Making a College Town
By all accounts, Sarasota has the right makings for a college town. Four top-quality colleges and universities within a two-mile radius provide a diverse student population, a rich intellectual pool of faculty and staff, and ample cultural resources, from theaters to art galleries to world-class museums.
Yet prostitution, derelict buildings, illicit drug trade and routine home break-ins aren't what come to mind when one thinks of a college town. North Tamiami Trail, from 10th Street northward past the county line-the very stretch of road those same four schools front-has been plagued by these urban blights for decades.
But with unprecedented solidarity, University of South Florida Sarasota-Manatee, Ringling School of Art and Design, New College of Florida and the Florida State University/Ringling Center for the Cultural Arts are joining forces with city and county leaders to build a viable "University District" on the now-depressed North Trail. They envision an area buzzing with coffeehouses, cafes, nightclubs and bookstores, with affordable housing options for students and faculty, a region that would attract both students and non-students alike, offer more reasons for graduates to stay in Sarasota, and more incentive for young professionals to move here.
"We have a critical mass of around 5,000 students along the North Trail corridor," says Larry Thompson, president of Ringling School of Art and Design. "But people really don't think of Sarasota as a higher education community." Yet Sarasota is home to one of the nation's top liberal arts colleges that is also the state's honors college (New College), a top-ranked art school, a cultural facility where future thespians train, and in USF, a thriving commuter campus offering 37 different degree programs. "Our goal," says Thompson, "is to create an image, attract the businesses, and do the branding so that when people drive north or south on the Trail, or they come in from University Parkway, they know they're in the University District."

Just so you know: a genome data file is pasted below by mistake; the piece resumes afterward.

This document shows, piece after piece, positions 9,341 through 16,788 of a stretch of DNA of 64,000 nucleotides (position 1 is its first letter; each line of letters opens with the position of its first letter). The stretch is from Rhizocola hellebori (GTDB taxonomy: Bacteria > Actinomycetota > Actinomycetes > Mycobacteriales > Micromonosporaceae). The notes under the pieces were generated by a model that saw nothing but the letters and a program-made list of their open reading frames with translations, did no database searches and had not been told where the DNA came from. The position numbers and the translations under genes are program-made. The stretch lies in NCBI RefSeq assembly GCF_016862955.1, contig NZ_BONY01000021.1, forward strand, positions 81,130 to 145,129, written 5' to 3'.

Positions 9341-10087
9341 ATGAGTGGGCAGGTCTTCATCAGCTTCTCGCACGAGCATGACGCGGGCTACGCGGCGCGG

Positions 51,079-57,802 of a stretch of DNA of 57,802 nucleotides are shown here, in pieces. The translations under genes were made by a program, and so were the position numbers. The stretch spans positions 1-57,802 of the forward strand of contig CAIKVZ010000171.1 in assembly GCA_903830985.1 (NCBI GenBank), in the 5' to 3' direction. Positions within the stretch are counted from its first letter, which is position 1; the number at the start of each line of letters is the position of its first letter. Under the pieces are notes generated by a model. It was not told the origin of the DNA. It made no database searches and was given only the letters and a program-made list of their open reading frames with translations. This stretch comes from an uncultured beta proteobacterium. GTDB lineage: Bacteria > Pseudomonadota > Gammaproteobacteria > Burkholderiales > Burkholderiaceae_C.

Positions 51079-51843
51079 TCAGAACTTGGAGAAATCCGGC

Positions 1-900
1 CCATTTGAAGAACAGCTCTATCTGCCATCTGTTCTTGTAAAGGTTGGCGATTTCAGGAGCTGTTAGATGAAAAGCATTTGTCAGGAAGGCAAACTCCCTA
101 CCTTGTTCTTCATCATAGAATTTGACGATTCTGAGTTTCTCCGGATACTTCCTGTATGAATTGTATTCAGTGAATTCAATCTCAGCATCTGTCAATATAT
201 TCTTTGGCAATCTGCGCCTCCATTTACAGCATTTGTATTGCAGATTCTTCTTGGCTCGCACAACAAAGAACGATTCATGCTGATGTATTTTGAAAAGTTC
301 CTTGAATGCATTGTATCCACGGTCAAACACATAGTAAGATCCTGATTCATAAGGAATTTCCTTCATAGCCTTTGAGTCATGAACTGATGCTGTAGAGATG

The idea of revitalizing the area and building greater cohesion between the four institutions has been around for a while, though it's only in the last year or so that the four university leaders-Thompson, Laurey Stryker, vice president and campus CEO of USF, Gordon Michalson Jr., president of New College and John Wetenhall, executive director of FSU/Ringling-sat down and really started to envision the possibilities. A fall 2004 meeting with members of the Young Professionals Group (YPG), the Sarasota interest group comprised of 21- to 40-year-old professionals, helped generate buzz in the community. YPG met with college and civic leaders to discuss just what it would take to make the North Trail feel like a young, hip neighborhood.
"What we're asking ourselves is, how do we create a there there?" explains architect Frank Folsom Smith, who's been involved with efforts to revitalize the North Trail for years. "We're looking for something that identifies the neighborhood as a place, and looking for ways to inspire the private sector to build the things that are now absent that would serve the neighborhood. The consensus is that it's time to make something of this district."
But traditionally, college towns are a symbiotic outgrowth of colleges and universities. One hardly imagines city planners in Berkeley, Amherst or Chapel Hill wrestling with how to lure coffeehouses and bookstores to within blocks of their colleges. So why hasn't a university district come naturally to Sarasota?